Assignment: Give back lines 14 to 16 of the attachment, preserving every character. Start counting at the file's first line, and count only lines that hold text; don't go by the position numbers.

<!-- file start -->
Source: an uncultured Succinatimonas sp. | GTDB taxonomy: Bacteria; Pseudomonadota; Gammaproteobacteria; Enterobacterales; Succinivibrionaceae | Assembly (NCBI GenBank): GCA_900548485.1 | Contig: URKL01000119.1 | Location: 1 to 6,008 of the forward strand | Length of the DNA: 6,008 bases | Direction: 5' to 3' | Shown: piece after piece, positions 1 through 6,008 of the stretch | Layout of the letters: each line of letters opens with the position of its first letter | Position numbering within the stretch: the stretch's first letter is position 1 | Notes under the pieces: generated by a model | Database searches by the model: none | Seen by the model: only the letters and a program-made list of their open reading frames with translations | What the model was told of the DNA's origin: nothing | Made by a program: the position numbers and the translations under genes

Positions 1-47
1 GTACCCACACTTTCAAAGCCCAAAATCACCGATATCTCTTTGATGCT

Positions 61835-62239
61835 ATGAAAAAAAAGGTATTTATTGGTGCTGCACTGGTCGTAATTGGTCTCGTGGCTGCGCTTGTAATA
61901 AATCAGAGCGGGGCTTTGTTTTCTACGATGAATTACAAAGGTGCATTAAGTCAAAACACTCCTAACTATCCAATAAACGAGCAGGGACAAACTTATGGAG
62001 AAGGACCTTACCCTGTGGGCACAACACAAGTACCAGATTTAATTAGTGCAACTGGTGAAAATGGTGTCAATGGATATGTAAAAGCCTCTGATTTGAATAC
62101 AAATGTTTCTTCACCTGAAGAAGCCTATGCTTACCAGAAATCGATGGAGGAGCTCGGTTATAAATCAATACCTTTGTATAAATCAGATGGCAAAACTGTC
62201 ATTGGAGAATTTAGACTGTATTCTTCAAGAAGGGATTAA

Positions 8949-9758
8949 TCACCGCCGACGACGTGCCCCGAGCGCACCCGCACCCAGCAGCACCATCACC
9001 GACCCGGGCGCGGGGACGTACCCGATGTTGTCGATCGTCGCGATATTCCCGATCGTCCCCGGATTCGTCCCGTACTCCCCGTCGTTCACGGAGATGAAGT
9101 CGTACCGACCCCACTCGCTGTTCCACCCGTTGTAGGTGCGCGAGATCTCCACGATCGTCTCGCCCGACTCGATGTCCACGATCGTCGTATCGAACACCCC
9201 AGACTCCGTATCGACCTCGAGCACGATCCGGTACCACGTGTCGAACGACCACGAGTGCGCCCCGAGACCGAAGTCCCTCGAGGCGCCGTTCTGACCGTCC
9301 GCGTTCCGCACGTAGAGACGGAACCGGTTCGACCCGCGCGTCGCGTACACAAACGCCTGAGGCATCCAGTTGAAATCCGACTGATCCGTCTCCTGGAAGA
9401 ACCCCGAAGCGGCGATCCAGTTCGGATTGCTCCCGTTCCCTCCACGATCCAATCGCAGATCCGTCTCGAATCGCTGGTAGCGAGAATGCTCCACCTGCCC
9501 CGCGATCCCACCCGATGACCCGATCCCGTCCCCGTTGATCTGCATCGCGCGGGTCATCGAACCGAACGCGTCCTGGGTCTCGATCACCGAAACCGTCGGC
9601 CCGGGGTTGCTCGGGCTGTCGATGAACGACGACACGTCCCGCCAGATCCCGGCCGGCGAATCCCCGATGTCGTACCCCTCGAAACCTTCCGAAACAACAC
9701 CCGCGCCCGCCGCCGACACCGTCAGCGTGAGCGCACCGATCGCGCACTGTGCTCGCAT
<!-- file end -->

9201 AGACTCCGTATCGACCTCGAGCACGATCCGGTACCACGTGTCGAACGACCACGAGTGCGCCCCGAGACCGAAGTCCCTCGAGGCGCCGTTCTGACCGTCC
9301 GCGTTCCGCACGTAGAGACGGAACCGGTTCGACCCGCGCGTCGCGTACACAAACGCCTGAGGCATCCAGTTGAAATCCGACTGATCCGTCTCCTGGAAGA
9401 ACCCCGAAGCGGCGATCCAGTTCGGATTGCTCCCGTTCCCTCCACGATCCAATCGCAGATCCGTCTCGAATCGCTGGTAGCGAGAATGCTCCACCTGCCC